There are roads that the director of San Joaquin County’s transportation-planning agency forbids his teenage daughter from driving on.
For much of Jon Costantino’s career, using public transportation was a daily affair. But moving up in his career, both figuratively and literally, pushed him back behind the wheel.
For Lori Raineri, getting from place to place is a team effort involving both human and canine commitment.
Sitting in traffic can be stressful for anyone in a hurry, but the damage to the body and psyche can disproportionately hit low-income people, who are prone to encounter a greater range of destructive agents in their lives, experts say.
Jim Hartley’s morning commute is more scenic than most. The 18-mile route follows residential streets devoid of traffic lights and includes a view over the American River from the Hazel Avenue bridge.
Taxes are en vogue these days, and not just at the state level where Gov. Jerry Brown is pushing a sales and income tax ballot measure. Eight California cities already gained general tax increases from their residents in the June elections; several more cities and counties will attempt to follow suit in November.
When Kelly Sassman started giving Pilates instruction at her Sacramento studio 12 years ago, people couldn’t even pronounce the name of the fitness program.
When I sit down at Juno’s for one of the best burgers of my life, Chef Helms starts by telling me he doesn’t want to be a namedropper. The fact that he mentored under legendary French Chef Jean Luc Chassereau of The Cookery and Reda Bellarbi Saleha of Aioli Bodga Espanola is not the point.
Jonathan Rewers, 33, serves as chairman of the Sacramento Parks Commission. In the June elections, Rewers garnered 25 percent of the vote in his quest to unseat Kevin Johnson as mayor of Sacramento. He is now a candidate for the City Charter Commission.
When towns host competitive endurance events with names like Ironman, Spartan Beast and Tough Mudder, you can expect that contestants will leave plenty of footprints. They’ll also leave a lot of money, sometimes millions of dollars.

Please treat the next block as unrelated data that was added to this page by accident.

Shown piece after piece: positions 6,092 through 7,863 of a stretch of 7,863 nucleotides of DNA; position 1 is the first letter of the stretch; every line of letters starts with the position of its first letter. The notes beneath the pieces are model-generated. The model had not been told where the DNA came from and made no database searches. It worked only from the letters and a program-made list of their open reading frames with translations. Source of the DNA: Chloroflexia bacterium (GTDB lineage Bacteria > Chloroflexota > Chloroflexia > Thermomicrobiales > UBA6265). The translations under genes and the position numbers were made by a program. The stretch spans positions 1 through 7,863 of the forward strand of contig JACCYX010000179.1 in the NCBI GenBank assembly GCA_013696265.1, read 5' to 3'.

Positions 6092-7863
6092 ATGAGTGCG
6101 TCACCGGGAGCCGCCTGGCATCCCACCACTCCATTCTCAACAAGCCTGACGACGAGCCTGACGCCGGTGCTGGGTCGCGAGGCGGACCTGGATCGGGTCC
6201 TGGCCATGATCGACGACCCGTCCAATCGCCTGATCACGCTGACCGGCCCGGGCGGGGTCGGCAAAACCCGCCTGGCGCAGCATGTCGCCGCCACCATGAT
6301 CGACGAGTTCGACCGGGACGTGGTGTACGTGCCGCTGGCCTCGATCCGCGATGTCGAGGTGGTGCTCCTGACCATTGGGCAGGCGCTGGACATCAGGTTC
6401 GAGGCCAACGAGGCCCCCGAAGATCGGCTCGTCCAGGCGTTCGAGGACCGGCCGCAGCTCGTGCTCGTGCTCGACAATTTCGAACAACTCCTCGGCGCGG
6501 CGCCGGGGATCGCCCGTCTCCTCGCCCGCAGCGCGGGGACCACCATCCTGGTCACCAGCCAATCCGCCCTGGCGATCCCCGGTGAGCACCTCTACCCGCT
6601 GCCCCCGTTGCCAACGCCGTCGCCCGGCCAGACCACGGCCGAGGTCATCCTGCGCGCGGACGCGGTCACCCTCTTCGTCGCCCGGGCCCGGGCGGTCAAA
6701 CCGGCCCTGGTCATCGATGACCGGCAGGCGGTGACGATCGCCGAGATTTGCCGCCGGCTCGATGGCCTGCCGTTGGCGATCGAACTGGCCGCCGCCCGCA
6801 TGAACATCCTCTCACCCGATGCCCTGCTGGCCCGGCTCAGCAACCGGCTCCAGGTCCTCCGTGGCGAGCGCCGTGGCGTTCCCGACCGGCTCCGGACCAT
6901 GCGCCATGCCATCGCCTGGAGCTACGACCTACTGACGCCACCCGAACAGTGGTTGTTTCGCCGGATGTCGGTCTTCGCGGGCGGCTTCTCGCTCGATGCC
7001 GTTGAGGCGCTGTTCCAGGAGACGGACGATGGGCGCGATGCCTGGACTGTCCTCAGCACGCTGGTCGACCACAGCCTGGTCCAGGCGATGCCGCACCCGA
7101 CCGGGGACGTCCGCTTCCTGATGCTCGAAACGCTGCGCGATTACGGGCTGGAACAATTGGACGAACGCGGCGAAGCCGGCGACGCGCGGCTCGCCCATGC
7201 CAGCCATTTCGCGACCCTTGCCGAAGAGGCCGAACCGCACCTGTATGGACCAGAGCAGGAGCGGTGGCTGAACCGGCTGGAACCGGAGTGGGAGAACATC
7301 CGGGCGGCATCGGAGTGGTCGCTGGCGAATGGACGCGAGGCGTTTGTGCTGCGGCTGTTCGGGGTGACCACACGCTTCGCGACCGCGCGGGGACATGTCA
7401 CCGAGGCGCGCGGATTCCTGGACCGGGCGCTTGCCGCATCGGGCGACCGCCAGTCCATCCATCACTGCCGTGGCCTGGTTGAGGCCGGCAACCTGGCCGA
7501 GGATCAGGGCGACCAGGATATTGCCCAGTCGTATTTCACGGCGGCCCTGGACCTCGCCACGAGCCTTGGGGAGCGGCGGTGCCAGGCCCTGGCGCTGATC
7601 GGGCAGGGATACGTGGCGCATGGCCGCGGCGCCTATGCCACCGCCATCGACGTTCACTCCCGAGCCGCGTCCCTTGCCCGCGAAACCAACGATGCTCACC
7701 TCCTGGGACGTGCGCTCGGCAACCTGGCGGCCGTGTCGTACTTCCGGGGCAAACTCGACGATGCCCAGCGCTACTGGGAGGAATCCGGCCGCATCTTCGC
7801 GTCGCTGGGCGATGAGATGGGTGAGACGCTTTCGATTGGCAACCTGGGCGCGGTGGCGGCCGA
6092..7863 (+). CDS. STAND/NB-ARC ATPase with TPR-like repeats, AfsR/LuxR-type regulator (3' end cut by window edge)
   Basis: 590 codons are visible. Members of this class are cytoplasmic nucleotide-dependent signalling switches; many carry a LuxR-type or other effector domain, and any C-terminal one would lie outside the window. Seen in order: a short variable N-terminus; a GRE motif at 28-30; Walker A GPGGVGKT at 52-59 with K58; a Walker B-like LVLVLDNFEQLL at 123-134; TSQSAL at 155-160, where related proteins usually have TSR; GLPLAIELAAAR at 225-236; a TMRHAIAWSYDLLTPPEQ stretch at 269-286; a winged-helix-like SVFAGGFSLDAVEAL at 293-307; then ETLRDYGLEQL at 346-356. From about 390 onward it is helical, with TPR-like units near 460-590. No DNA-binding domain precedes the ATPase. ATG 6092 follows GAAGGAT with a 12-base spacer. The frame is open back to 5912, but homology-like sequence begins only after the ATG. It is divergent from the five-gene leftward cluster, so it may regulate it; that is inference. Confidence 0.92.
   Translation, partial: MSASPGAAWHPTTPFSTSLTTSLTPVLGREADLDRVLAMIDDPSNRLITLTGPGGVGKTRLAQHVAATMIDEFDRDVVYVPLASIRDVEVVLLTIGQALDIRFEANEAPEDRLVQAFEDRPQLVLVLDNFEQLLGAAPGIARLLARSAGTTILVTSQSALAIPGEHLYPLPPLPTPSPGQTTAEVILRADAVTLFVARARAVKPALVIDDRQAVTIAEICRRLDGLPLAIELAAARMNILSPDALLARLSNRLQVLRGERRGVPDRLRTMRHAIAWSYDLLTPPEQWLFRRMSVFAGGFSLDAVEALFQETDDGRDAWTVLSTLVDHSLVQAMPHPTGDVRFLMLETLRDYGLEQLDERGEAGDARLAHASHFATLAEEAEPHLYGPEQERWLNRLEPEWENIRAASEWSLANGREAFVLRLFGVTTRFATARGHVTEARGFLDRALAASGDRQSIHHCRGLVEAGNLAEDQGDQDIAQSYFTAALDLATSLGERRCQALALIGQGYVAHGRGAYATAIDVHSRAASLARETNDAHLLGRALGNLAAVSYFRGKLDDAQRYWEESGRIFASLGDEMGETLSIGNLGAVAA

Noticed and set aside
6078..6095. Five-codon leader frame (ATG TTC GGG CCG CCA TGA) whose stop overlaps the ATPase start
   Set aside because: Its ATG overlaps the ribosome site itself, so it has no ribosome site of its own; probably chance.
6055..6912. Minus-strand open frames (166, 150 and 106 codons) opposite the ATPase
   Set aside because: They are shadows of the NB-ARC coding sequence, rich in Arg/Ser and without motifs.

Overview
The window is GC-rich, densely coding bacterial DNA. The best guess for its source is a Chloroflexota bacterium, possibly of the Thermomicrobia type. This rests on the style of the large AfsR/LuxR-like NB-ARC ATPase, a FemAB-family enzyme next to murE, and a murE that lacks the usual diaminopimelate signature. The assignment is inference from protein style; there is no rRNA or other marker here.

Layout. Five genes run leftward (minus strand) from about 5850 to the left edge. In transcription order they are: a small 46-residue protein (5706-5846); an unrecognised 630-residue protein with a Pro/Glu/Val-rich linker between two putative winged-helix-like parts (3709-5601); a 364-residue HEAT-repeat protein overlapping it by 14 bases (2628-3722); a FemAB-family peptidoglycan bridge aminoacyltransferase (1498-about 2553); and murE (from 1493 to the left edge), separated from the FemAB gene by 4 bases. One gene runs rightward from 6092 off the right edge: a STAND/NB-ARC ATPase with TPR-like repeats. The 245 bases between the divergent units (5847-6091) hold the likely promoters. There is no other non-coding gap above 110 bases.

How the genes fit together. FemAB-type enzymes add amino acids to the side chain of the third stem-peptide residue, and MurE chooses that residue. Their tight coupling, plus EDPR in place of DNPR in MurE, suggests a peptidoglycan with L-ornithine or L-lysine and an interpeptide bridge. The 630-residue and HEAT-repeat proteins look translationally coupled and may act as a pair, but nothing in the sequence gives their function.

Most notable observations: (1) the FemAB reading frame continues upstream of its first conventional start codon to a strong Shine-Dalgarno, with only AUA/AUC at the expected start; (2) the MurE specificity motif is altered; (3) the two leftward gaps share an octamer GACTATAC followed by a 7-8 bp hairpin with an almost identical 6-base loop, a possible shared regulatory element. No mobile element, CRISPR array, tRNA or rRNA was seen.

The California Teachers Association has long been one of the state’s most powerful political players. This year, the organization has thrown its weight behind Gov. Jerry Brown’s proposal to raise the state sales tax, in part to fund education. We sat down recently with CTA President Dean Vogel to discuss that support and other critical issues surrounding California schools.
With fewer discretionary dollars in their pocketbooks and more sensitivity at the gas pump, recession-era gamblers want to spend their quarters closer to home.
As Bay Area businesses begin to regain their financial footing, the city of Tracy is aiming to capitalize on a growing need for industrial space in an accessible, affordable zip code.
On a spring day in 2011, 60-year-old Russell Edgar checked himself into a 14-day Newstart residential program at the Weimar Center. In the Sierra Nevada foothills above Sacramento, the center promised to teach people with diabetes, obesity and cancer how to reverse their health problems through natural healing methods.
Tony Mickela doesn’t consider his weekly massage an act of decadent pampering. The 67-year-old retired Sacramento educator instead views the therapy, which he has been receiving for the past 10 years, as an integral part of a healthy lifestyle and his effort to keep an array of health problems at bay.
Somewhere between board meetings, the kids’ soccer practice and family doctors appointments, women are ignoring an essential task: taking care of their hearts.
It all began six years ago, the year my parents turned 80 within a month of one another. Suddenly my strong father, a former steel worker, couldn’t lift most things. At the same time, my multitasking, do-it-all mother became increasingly frustrated by all that she couldn’t accomplish.
When Shelley Tabar’s father fell off her roof, she became his primary caregiver and subsequently lost nearly half her income.
Many of my estate-planning clients grasp the importance of wills,
living trusts and financial powers of attorney but feel
unprepared when the conversation turns to quality-of-life for
their final years.
In the 1970s and again in the 1990s, the nation became engrossed with end-of-life issues when the media grabbed hold of the stories of Karen Ann Quinlan and, later, Terri Schiavo.
Americans once looked at early retirement as reward for decades of hard work, a chance to relax and the opportunity to do more of what they enjoyed — including doing absolutely nothing.
When aging loved ones begin showing signs that they may no longer be safe behind the wheel, there are some options for concerned family members.